Effect of Cation on Proton Conductivity of a Non‑fluorinated Ionic Liquid

Tuesday, May 13, 2014: 10:20
Floridian Ballroom J, Lobby Level (Hilton Orlando Bonnet Creek)
S. Ketabi, B. Decker, and K. Lian (University of Toronto)
1‑Ethyl‑3‑methyl imidazolium hydrogensulfate (EMIHSO4), a non‑fluorinated IL, was studied both as liquid and polymer electrolytes for electrochemical capacitors [1]. While EMIHSO4exhibited a reasonable ionic conductivity, improvement in proton conductivity is possible by altering the structure of the cation, which warrants further investigation. The objectives of this study are twofold: to investigate the effect of cationic functional groups on the properties of the IL; and to select and characterize the IL system with optimum proton conductivity. 

                The electrolytes were prepared using ILs with different cations, namely 1‑ethyl‑3‑methyl imidazolium hydrogensulfate (EMIHSO4), 1‑methylimidazolium hydrogensulfate (MIHSO4), and imidazolium hydrogensulfate (ImHSO4) in methanol solutions. For comparison, a solution of EMIHSO4 with propylene carbonate (PC), an aprotic solvent, was prepared with the same concentration as those in methanol‑based electrolytes. To demonstrate the proton conductivity of the electrolytes, standard two‑electrode cells were assembled utilizing pseudocapacitive electrodes such as RuO2and nanocarbon/polyoxometalate (POMs) composites [2].The cell performance were characterized using cyclic voltammtery (CV) and ac impedance spectroscopy. 

                RuO2 exhibits pseudocapacitance via a coupled proton–electron transfer in a protic electrolyte. Figure 1 shows the CV profiles of the RuO2‑based cells in all electrolytes. The ImHSO4 and MIHSO4‑based cells demonstrated similar CVs and the highest capacitance performance. Their higher capacitance compared to EMIHSO4‑based cell indicates the higher proton conductivity of ImHSO4 and MIHSO4, which can contribute to the electrochemical reactions of RuO2 electrodes. Due to the role of solvent on proton dissociation, the cell performance was superior using EMIHSO4/MeOH electrolytes than that for EMIHSO4/PC.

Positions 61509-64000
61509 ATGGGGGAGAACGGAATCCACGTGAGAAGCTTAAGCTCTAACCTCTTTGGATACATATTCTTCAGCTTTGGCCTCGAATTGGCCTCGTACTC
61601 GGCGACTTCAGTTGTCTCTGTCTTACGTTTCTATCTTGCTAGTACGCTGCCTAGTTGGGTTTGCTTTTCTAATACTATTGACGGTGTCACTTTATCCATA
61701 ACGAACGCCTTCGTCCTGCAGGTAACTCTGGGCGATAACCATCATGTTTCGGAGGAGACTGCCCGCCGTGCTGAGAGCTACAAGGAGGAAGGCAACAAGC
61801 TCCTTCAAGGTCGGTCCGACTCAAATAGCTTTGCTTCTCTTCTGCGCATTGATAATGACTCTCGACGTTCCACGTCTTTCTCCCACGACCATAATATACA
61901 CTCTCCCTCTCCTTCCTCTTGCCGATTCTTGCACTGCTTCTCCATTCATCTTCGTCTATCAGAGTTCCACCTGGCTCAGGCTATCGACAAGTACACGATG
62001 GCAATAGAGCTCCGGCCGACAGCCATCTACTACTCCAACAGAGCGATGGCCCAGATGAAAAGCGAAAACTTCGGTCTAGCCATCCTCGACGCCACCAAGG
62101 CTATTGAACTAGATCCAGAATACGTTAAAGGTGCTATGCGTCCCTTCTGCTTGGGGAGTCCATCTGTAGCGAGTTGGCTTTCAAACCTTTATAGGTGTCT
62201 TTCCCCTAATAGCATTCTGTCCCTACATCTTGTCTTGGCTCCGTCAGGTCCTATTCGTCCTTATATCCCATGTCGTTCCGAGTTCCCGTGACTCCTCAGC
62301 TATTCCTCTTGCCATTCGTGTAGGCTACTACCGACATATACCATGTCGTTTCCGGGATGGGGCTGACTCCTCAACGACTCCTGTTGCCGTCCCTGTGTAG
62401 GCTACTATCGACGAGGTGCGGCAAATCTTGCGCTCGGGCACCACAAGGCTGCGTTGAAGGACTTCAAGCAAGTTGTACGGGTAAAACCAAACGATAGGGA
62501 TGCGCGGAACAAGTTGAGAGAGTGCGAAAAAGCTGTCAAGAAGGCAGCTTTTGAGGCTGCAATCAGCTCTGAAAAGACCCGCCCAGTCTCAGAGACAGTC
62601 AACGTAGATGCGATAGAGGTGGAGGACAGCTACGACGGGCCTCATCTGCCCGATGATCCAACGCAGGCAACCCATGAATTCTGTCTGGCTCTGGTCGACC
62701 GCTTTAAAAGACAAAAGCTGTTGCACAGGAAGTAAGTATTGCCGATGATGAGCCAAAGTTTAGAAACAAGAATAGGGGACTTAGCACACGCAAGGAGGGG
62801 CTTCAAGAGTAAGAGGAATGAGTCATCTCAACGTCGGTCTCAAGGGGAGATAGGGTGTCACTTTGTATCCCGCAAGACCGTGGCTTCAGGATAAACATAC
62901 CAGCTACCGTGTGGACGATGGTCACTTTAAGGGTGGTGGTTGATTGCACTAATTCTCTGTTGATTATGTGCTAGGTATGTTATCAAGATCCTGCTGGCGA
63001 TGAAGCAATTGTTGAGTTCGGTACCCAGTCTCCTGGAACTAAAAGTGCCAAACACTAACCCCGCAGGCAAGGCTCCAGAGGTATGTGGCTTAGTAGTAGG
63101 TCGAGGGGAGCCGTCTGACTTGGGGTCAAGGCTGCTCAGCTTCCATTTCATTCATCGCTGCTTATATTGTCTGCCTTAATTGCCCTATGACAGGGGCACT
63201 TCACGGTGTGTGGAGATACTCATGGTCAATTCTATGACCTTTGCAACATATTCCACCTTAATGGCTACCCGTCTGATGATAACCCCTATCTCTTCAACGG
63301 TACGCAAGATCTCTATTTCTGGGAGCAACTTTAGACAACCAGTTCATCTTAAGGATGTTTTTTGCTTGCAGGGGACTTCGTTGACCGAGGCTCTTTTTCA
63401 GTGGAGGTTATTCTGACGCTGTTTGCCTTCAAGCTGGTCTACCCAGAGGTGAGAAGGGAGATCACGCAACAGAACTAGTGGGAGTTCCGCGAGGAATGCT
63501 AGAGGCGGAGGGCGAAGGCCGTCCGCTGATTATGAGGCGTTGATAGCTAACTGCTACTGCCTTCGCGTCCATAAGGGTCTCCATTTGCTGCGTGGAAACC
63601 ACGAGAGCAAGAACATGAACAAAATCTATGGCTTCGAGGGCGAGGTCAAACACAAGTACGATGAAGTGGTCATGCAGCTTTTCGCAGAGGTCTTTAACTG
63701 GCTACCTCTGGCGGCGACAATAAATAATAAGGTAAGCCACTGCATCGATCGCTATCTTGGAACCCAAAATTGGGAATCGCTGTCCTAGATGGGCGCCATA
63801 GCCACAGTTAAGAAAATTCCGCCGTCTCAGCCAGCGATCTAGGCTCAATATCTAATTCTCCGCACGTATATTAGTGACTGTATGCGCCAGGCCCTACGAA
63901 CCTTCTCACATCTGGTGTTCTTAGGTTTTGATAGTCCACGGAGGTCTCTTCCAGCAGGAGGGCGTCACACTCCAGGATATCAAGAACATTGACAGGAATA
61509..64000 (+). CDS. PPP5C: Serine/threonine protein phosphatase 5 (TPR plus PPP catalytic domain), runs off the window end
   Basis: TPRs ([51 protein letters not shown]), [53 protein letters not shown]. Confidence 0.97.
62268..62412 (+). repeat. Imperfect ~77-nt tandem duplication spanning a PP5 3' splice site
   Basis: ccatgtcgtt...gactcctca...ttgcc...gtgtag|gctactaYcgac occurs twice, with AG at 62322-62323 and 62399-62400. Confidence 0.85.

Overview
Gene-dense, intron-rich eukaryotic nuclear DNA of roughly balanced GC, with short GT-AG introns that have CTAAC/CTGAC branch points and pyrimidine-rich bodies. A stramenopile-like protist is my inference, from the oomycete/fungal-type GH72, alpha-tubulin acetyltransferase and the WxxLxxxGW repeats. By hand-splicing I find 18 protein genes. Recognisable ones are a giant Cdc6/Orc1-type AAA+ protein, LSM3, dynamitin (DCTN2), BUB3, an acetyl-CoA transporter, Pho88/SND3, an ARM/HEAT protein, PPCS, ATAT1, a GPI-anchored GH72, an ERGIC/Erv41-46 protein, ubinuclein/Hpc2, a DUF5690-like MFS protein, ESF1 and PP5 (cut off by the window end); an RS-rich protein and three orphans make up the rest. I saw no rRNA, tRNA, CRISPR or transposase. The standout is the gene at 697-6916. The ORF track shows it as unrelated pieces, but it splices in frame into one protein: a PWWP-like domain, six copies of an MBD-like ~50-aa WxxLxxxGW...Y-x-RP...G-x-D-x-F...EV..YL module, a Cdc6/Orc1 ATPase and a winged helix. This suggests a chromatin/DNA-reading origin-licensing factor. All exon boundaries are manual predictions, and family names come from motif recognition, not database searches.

The proton conductivity of PILs was further examined on a carbon/POM electrode and compared to the bare carbon electrodes. POMs involve fast and reversible multielectron transfer reactions in proton containing electrolytes. For a better comparison, the respective carbon/POM cells were also tested in 0.5M H2SO4. The electrochemical performance of the carbon/POM‑based cells in the PIL electrolytes followed a similar trend as those for RuO2‑based electrolytes. Figure 2 (a) shows the CV profiles of the carbon/POM‑based cells and the bare carbon in ImHSO4/MeOH electrolyte. The increased capacitance of the carbon/POM cell over that for the bare carbon implies the proton conducting characteristic of ImHSO4 electrolyte which participates in the redox reaction of the POM. Figure 2 (b) presents the capacitance ratio of the carbon/POM cells in the respective PILs to H2SO4 electrolyte. ImHSO4‑based cells showed the highest capacitance ratio followed by MIHSO4 and EMIHSO4in both MeOH and PC solutions. Imidazoles consist of two nitrogen sites, and their protonated and unprotonated nitrogen functions may act as proton donor and acceptor in proton transfer reactions. As the nitrogen sites decrease in MI and EMI cations, the contribution from proton conduction becomes smaller. More details on optimizing the proton conductivity of these PILs for room temperature applications, especially polymer electrolytes will be presented.


[1] S. Ketabi, Z. Le, and K. Lian, Electrochemical and Solid-State Letters, 15 (2), A19, 2012.

[2] G. Bajwa, M. Genovese, and K. Lian, ECS Journal of Solid State Science and Technology, 2 (10), M3046, 2013.

Figure 1. CVs of RuO2 cells in ImHSO4, MIHSO4, EMIHSO4 methanol‑based, and EMIHSO4/PC electrolytes at a scan rate of 100 mV/s

Figure 2. (a) CVs of carbon/POM and bare carbon cells in ImHSO4/MeOH; (b) capacitance ratio of carbon/POM cells in respective PILs to H2SO4 electrolyte (all tests at a scan rate of 100 mV/s)